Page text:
Lakeview Farms

January 11, 2010 Newsletter

This January newsletter is just to keep you up-to-date with what is going on at Lakeview farms.  Contrary to what some people believe, we don't head down to Florida after the strawberries are mulched in early December and come back to St. Louis in May.  The serious work of planning for next year,  updating postal and email address, ordering supplies/plants/seeds, plus ensuring that our web site remains secure and up-to-date seems to take up most of the cold, wintery days of December, January, and February

Nagging Farmer Karl pays off
Jewel Black Raspberry Those of you who have been nagging me to plant Black Raspberries will be happy to hear that we are planting limited quantities this spring.  Black Raspberries grow wild in Missouri but are extremely difficult to locate and almost never sold in St. Louis area stores.  It does not appear that Centennial Farms will open their Black Raspberry patch to U-Pick in the foreseeable future.   The first harvest of Black Raspberries at Lakeview Farms, unfortunately,  will not occur until June 2012.

According to Ohio State University, Black Raspberries contain very high levels of antioxidants ( high oxygen radical absorption capabilities).
Oxygen free radicals can damage DNA, cause cellular change, oxidize LDL cholesterol, and cause premature mental aging.  Consuming foods high in antioxidants helps prevent cancer, heart disease, stroke, and possibly Alzheimer's Disease.

While there is considerable disagreement among the scientific community regarding whether the presence of natural antioxidants in red wine can have a positive medical impact in spite of their alcohol content, see the "French Paradox" discussion in Wikipedia,  Black Raspberries do not "carry" any negative baggage like alcohol.

Our Farm Phone is seasonally disconnected
Since we have exited the pumpkin business our farm phone number (636-978-8830) will be operational only from early April to early July.  If you need to contact me in the meantime,  use the email address below or call my cell phone number (636-387-2695).

Strawberries--Problems beneath the surface
While our June harvest of strawberries overall went well and berry quality was fine, the early warm and rainy weather aggravated a troublesome root rot problem that has "lurked below the surface" for the last few years but got significantly worse in 2010.Plant wilt due to crown rot

Crown Rot (Colletotrichum)is normally a serious problem of strawberries in only mild climate locations like Florida, California, and the coastal areas of the southeastern US but can apparently be a issue in more northern states during excessive warm (optimum is 80 to 90F), rainy weather.  Crown Rot is typically introduced into a planting by infected nursery stock.  We last experienced a serious episode of Crown Rot in the mid 1980's after purchasing plants from an Arkansas nursery -- the variety was Scott which is known to be particularly susceptible.  Up-to-now the conventional wisdom was that purchasing plants from a "northern" nursery would prevent this problem from occurring but since our plant source was Michigan, this is obviously no guarantee!  Once a plant is infected, there is little chemical control can do other than perhaps limit the spread to non infected plants.  Normally, when a mother plant is infected (wilt symptoms) the fungus appears to be transmitted to even rooted daughter plants which eventually wilt and die.   While some other forms of Crown Rot attack the strawberry fruit itself, Crown rot has no direct effect on the fruit (or people, I might add).  Obviously, if a plant wilts or dies during fruiting, this will cause smaller fruit that are more prone to sunburn.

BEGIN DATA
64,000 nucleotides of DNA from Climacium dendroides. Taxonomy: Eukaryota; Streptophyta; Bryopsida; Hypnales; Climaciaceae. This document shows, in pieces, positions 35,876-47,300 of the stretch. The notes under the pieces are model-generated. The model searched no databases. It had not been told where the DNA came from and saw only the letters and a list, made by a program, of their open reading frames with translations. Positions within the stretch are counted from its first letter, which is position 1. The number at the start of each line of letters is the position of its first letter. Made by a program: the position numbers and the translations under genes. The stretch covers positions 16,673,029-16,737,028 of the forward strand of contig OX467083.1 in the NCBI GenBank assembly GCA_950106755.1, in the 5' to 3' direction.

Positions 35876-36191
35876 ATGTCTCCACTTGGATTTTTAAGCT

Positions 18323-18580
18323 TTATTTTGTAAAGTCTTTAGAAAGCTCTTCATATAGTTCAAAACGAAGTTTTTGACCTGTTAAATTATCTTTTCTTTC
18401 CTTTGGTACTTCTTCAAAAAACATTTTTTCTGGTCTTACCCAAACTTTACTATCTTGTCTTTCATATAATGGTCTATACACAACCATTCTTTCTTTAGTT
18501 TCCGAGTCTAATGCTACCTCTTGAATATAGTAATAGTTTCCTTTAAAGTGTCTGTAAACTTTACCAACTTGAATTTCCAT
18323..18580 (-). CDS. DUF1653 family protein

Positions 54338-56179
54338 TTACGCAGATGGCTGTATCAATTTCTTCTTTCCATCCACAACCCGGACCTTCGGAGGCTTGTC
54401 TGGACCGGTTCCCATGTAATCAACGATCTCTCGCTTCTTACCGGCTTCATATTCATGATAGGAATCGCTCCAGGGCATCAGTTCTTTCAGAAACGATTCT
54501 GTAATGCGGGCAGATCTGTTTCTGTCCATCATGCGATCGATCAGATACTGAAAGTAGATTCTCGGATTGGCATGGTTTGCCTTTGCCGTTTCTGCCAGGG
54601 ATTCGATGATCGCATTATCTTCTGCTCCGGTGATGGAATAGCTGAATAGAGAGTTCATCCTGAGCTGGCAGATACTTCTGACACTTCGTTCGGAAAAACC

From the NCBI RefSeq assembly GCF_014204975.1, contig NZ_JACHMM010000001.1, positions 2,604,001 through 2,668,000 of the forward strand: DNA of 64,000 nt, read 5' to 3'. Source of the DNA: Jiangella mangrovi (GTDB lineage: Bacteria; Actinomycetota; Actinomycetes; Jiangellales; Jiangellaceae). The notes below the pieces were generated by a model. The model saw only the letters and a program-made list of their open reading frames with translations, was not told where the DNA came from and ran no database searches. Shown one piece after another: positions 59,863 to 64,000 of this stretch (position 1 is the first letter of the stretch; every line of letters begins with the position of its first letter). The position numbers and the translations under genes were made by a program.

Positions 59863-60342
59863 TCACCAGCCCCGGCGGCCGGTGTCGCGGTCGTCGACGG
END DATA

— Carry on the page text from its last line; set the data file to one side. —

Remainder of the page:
For 2011 we will evaluate Cabot from a more northerly source( Massachusetts ) and look at some of the newer varieties that have been introduced these last few years.  Since we have a large acreage of fallow ground that had been dedicated to pumpkin production in the past, we are in much better shape now to try out alternatives to Cabot.  Two of the varieties that look most promising (Wendy & Galetta) are very early fruiting--perhaps as much a 10 days earlier than Cabot.  Both of these newer varieties will have a smaller berry size than Cabot and first be  harvested in May 2012. 

What Happened to the Late Season Raspberries in 2010 ?
For some unknown reason plant vigor on new Prelude and Nova canes (which are what produce fall berries) was very low and the quality and quantity berries was sufficiently low that I did not feel opening our fields to customers would be wise.  I suspect that we allowed too many canes to fruit in the record June harvest.  These excess fruiting canes could have had a big negative impact new cane growth.   We are doubling our acreage of Prelude in 2011 so you can expect a bumper crop of late season berries in the September-October period--assuming the weather permits planting early this Spring.

Dried Gourd Availability looks good
While the 2010 crop of gourds will not be dry until late spring, we still have a good selection of dried gourds available for sale.  Be sure to call me on my cell phone before you come just to make sure that I plan to be at the farm when you come.